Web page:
Prayer Beads for Apollon

This is a set of prayer beads that I made a long time ago to represent the Homeric Hymn to Pythian Apollon.

An image of the prayer beads I use for the god Apollon

For the purposes of the count, I omitted the part where Apollon lays the foundations of his temple, beginning instead with the part I found most meaningful and relevant (at the time I planned out these beads) to the devotional practice of counting the beads: the establishment of the priesthood and oracle at Delphi. I also wanted to emphasize the relationship between the worshipper(s) and Apollon.

On the old KALLISTI, I also reflected on some of the stones. The final bead has reddish impurities — the one after the white one that symbolizes the sacrificial animals at Delphi. It reminded me of something that I read in Burkert about spraying the blood of the sacrifice on the altar.

An image of the bead with red flecks in it.

You’ll also notice that at some point, I shift from they to we in the count. This is something that has evolved over the years since starting to pray using these beads, and I think that it is a substantially powerful shift that gives a lot to the practice.

Palm Charm: The Birth of Apollon

I pray to the son of Zeus and of Leto, who was born beneath the palm trees on the island of rocky Delos.

First Set: Apollon Seeks His Priests


Out, out across the waters the god goes in search of priests for his opulent temple at resplendent Delphi —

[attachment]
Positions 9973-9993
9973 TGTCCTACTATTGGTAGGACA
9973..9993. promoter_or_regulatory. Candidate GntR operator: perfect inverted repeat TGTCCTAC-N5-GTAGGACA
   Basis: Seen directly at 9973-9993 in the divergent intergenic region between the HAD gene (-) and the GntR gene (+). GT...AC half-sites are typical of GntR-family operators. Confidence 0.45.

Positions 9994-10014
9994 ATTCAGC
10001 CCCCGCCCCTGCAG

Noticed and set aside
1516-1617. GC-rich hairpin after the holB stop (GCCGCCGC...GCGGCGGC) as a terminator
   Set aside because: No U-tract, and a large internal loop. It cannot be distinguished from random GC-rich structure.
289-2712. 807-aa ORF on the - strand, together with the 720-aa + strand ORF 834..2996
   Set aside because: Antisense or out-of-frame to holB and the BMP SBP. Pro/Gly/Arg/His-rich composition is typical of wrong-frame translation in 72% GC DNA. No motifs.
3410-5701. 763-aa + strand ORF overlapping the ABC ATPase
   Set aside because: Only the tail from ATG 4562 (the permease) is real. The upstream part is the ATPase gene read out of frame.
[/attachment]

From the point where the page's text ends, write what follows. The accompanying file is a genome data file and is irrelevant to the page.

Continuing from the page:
— when he spies a vessel bound and leaps upon it in the shape and form of a dolphin, filling the sailors with terror —


— and he steers the ship on, on towards Krisa —

Second Set: Revelation and Sacrifice


— where out of the vessel, the God leaps like a star in the midst of the day. A million flashes fly forth from his person, and the women set up wailing, the wives and daughters, so gilded under the impulse of Phoebus all are.


Apollon Delphinios, we make sacrifice to you on the windswept beachfront.


Apollon Delphinios, we gather around you for the dance.

Third Set: Delphi


Up the rocky mountainside, we process, reveling in your godhood and in your divinity, for


it is here where people have and will make sacrifice in the eons to come,


and it is also here where the mantis speaks your sacred utterances, the voice of Apollon.

Palm Charm: The Birth of Apollon

And all of this comes from the son of Zeus and of Leto, who was born beneath the bowing palm trees.


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